## Arithmetic Expressions

<Exp> ::= <Exp> + <Term> |
<Exp> - <Term> |
<Term>

<Term> ::= <Term> * <Factor> |
<Term> / <Factor> |
<Factor>

<Factor> ::= x | y | ... |
( <Exp> ) |
- <Factor>

A grammar for the concrete syntax of simple arithmetic expressions

Non-terminal symbols:
<Exp>, <Term>, <Factor>
Terminal symbols:
+, -, *, /, (, ), x, y, z, ...
Start symbol:
<Exp>
Production rules as above.

Note the following are meta symbols:
::= (read it as "can be replaced by")
-> is alternative notation for ::=,
|   (read it as "or by")

e.g. An <Exp> can be replaced by   <Exp> + <Term>   or by <Exp> - <Term>   or by   <Term>.

Note that the production (replacement) rules for <Exp>, <Term> and <Factor> are recursive. The rule for <Exp> states that an Expression is a list of Terms separated by `+' or `-' symbols. A Term is a list of Factors separated by `*' or `/' symbols. A Factor is a variable (x, y, ...), or a parenthesized sub-expression, or a unary `-' followed by a Factor.

The operators `*' and '/' bind more tightly to their operands than `+' and binary `-' because `*' and '/' appear in the rule for <Term>, closer to the operands (<Factor>). Unary `-' binds most tightly of all operators.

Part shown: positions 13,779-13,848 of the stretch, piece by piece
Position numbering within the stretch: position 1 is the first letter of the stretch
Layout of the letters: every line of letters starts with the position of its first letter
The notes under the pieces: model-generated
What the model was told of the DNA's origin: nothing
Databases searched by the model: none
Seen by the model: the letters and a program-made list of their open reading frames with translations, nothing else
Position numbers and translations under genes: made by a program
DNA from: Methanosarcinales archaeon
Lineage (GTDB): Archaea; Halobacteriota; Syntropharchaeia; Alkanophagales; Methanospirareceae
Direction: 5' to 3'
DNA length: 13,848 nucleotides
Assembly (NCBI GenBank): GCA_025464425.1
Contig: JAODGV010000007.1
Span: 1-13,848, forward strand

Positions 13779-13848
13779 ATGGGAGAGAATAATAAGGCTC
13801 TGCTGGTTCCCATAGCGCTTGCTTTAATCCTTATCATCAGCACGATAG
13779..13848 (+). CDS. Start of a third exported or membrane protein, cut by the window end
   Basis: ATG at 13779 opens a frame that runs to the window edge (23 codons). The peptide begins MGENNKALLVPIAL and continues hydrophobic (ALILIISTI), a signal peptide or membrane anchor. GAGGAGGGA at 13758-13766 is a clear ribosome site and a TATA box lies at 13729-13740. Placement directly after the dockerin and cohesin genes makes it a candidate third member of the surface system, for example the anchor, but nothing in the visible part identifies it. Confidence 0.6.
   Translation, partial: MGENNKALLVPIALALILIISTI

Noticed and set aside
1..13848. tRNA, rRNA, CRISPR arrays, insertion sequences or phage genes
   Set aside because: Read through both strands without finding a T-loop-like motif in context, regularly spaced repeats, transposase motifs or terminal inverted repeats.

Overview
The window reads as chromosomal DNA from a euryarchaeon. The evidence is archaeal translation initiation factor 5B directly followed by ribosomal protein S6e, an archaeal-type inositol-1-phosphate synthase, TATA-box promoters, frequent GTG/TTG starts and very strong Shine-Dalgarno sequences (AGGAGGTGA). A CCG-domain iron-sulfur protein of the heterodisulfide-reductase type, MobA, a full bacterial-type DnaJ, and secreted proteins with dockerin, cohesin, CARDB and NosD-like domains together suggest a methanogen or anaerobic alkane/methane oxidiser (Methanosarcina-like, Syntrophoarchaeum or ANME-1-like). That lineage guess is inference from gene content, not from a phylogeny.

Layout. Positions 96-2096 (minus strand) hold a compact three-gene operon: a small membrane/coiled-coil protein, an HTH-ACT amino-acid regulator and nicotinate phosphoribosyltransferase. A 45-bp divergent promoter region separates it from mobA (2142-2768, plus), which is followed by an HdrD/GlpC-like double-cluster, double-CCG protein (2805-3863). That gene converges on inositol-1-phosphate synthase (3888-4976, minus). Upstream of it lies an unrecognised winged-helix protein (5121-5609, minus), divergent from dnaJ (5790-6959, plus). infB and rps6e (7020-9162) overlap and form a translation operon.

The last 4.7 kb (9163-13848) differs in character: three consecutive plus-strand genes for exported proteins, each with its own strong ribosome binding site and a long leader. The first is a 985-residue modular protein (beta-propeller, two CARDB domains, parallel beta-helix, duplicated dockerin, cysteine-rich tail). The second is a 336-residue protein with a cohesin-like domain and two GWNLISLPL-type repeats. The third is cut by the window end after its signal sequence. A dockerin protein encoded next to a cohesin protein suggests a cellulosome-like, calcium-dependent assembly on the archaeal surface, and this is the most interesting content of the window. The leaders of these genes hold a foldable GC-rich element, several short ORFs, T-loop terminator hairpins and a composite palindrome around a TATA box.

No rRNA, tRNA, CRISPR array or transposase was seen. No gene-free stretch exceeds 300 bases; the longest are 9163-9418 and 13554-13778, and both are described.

The rules for <Exp> and <Term> are left recursive. This is because `+', `-', `*' and `/' are left associative: `a-b-c' gives the same parse tree as `(a-b)-c', not `a-(b-c)'.

A grammar like this can be turned into a "recursive descent parser" (a program) by writing a routine for each non-terminal in the grammar. The routines call each other as specified by the replacement rules. Left recursion, that is a replacement that begins with a recursive non-terminal, must be removed so that the parser does not loop. A simple parser of this type can be found in [Parser.c (click)] or [*.java] or [exp.sml].

### 1. x+y*z:

<Exp> => <Exp> + <Term> => <Term> + <Term> => <Factor> + <Term> => x + <Term> => x + <Term> * <Factor> => x + <Factor> * <Factor> => x + y * <Factor> => x + y * z

x+y*z: Full derivation-tree of non-terminals and replacements.

The result of parsing is often returned as a parse-tree based on a simpler abstract syntax. The abstract syntax corresponds to the datatype of parse trees returned by the parser.

x+y*z: Parse tree.

### 2. (x+y)*z:

Parentheses '(' and ')' can be used to force a different parsing:

(x+y)*z: Full derivation-tree of non-terminals and replacements.

(x+y)*z: Parse tree.

Note that parentheses do not appear in any parse tree. They directed the parser to build a certain tree and after that they are unnecessary. The structure of the tree shows the binding of operators to operands without the need for (). Parentheses are only needed in strings.

— L.A.